IPSP Working Group                                       M. Blaze, AT&T Labs
Internet Draft                              A. Keromytis, U. of Pennsylvania
draft-ietf-ipsp-requirements-00.txt  M. Richardson, Sandelman Software Works
Expires January, 2001                                   L. Sanchez, BBN/GTEI
                                                                  July, 2000

                          IPSP Requirements

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This document describes the problem and solution requirements for
the IPsec Policy Protocol.

1.0 Introduction

1.1 Security Policy and IPSEC

Network-layer security now  enjoys broad popularity as a tool for
protecting Internet traffic and resources.  Security at the network
layer can be used as a tool for at least two kinds of security

a) Security gateways.  Security gateways (including "firewalls") at
   the edges of networks use IPSEC to enforce access control, protect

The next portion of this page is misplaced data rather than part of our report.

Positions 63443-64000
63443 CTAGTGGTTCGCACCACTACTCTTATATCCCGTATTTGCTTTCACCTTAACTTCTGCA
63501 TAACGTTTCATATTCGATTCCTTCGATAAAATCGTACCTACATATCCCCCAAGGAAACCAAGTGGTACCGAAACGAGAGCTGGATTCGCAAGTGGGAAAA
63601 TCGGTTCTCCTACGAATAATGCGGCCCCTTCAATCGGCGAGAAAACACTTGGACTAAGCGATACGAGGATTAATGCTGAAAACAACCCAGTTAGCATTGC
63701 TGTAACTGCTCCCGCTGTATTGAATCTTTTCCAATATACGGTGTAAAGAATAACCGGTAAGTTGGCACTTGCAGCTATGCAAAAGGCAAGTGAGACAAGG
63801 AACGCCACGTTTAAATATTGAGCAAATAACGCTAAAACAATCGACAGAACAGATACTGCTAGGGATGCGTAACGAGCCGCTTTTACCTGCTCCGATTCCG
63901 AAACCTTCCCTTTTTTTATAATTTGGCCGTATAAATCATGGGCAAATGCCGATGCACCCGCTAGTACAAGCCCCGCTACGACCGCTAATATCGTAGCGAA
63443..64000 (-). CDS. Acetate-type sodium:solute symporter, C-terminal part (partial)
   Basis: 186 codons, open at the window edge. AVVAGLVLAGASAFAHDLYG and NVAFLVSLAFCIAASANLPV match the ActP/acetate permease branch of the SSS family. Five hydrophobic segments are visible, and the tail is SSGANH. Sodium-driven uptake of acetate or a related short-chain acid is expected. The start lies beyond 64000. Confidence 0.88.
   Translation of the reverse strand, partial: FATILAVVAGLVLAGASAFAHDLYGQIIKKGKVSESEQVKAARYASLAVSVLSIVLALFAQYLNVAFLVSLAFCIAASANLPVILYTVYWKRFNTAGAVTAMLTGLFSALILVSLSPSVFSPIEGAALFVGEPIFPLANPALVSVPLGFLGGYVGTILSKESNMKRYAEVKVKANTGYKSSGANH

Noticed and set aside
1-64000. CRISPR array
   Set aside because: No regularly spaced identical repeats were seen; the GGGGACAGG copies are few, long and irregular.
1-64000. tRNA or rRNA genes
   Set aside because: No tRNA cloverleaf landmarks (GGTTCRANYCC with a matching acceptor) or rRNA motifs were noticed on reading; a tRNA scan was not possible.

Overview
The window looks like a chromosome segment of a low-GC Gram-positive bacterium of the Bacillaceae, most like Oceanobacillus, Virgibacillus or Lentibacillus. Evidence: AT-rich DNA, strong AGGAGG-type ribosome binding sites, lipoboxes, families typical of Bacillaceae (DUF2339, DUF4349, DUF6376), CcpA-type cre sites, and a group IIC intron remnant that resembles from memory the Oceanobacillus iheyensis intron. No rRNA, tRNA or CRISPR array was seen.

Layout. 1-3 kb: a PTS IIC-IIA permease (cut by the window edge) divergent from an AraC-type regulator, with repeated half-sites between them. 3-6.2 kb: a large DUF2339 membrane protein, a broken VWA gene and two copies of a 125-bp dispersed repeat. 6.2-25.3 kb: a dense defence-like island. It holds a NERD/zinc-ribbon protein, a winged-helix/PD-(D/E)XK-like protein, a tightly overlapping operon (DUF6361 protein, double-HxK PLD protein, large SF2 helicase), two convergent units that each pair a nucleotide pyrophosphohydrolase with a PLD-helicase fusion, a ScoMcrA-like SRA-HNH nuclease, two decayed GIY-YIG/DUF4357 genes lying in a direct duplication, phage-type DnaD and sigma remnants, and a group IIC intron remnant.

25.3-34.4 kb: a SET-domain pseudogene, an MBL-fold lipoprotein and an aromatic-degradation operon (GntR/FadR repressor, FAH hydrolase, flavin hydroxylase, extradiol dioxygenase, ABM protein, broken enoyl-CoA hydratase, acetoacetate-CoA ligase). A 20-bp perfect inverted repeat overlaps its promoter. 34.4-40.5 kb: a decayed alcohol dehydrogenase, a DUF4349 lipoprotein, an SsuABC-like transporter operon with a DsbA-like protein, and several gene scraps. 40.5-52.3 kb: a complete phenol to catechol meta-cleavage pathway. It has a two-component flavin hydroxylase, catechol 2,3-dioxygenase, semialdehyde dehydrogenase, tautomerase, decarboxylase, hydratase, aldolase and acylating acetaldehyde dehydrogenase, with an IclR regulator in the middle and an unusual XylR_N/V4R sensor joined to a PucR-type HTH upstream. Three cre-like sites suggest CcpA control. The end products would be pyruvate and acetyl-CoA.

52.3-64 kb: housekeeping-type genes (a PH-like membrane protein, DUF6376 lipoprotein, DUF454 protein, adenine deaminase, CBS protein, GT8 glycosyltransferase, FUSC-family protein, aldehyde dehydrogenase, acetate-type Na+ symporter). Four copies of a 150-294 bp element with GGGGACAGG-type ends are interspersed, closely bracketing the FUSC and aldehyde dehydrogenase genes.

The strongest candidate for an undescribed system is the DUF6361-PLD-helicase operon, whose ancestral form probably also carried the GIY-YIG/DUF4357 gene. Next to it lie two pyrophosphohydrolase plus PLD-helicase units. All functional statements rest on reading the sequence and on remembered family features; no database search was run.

the confidentiality and authenticity of network traffic entering
   and leaving a network, and to provide gateway services for virtual
   private networks (VPNs).

b) Secure end-to-end communication.  Hosts use IPSEC to implement
   host-level access control, to protect the confidentiality and
   authenticity of network traffic exchanged with the peer hosts with
   which they communicate, and to join virtual private networks.

On one hand, IPSEC provides an excellent basis for a very wide rage of
protection schemes; on the other hand, this wide range of applications
for IPSEC creates complex management tasks that become especially
difficult as networks scale up and require different security
policies, controlled by different entities, for different kinds of
traffic in different parts of the network.

As organizations deploy security gateways, the Internet divides into
heterogeneous regions that enforce different access and security
policies.  Yet it is often still necessary for hosts to communicate
across the network boundaries controlled by several different
policies.  The wide range of choices of cryptographic parameters (at